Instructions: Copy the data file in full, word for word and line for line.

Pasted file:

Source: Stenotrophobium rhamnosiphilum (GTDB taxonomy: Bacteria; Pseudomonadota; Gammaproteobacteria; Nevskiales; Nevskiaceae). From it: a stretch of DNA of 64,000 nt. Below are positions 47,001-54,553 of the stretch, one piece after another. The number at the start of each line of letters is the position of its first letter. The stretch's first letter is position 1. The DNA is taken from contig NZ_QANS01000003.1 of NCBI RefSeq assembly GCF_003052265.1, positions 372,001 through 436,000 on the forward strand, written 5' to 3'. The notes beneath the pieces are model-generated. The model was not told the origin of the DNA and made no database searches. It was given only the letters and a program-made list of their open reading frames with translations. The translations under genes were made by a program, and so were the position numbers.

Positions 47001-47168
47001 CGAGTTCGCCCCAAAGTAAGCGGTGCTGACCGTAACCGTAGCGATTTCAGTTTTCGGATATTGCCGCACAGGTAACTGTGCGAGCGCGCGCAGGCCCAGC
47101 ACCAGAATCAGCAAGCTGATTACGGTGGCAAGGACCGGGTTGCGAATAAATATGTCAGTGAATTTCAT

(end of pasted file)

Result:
Source: Stenotrophobium rhamnosiphilum (GTDB taxonomy: Bacteria; Pseudomonadota; Gammaproteobacteria; Nevskiales; Nevskiaceae). From it: a stretch of DNA of 64,000 nt. Below are positions 47,001-54,553 of the stretch, one piece after another. The number at the start of each line of letters is the position of its first letter. The stretch's first letter is position 1. The DNA is taken from contig NZ_QANS01000003.1 of NCBI RefSeq assembly GCF_003052265.1, positions 372,001 through 436,000 on the forward strand, written 5' to 3'. The notes beneath the pieces are model-generated. The model was not told the origin of the DNA and made no database searches. It was given only the letters and a program-made list of their open reading frames with translations. The translations under genes were made by a program, and so were the position numbers.

Positions 47001-47168
47001 CGAGTTCGCCCCAAAGTAAGCGGTGCTGACCGTAACCGTAGCGATTTCAGTTTTCGGATATTGCCGCACAGGTAACTGTGCGAGCGCGCGCAGGCCCAGC
47101 ACCAGAATCAGCAAGCTGATTACGGTGGCAAGGACCGGGTTGCGAATAAATATGTCAGTGAATTTCAT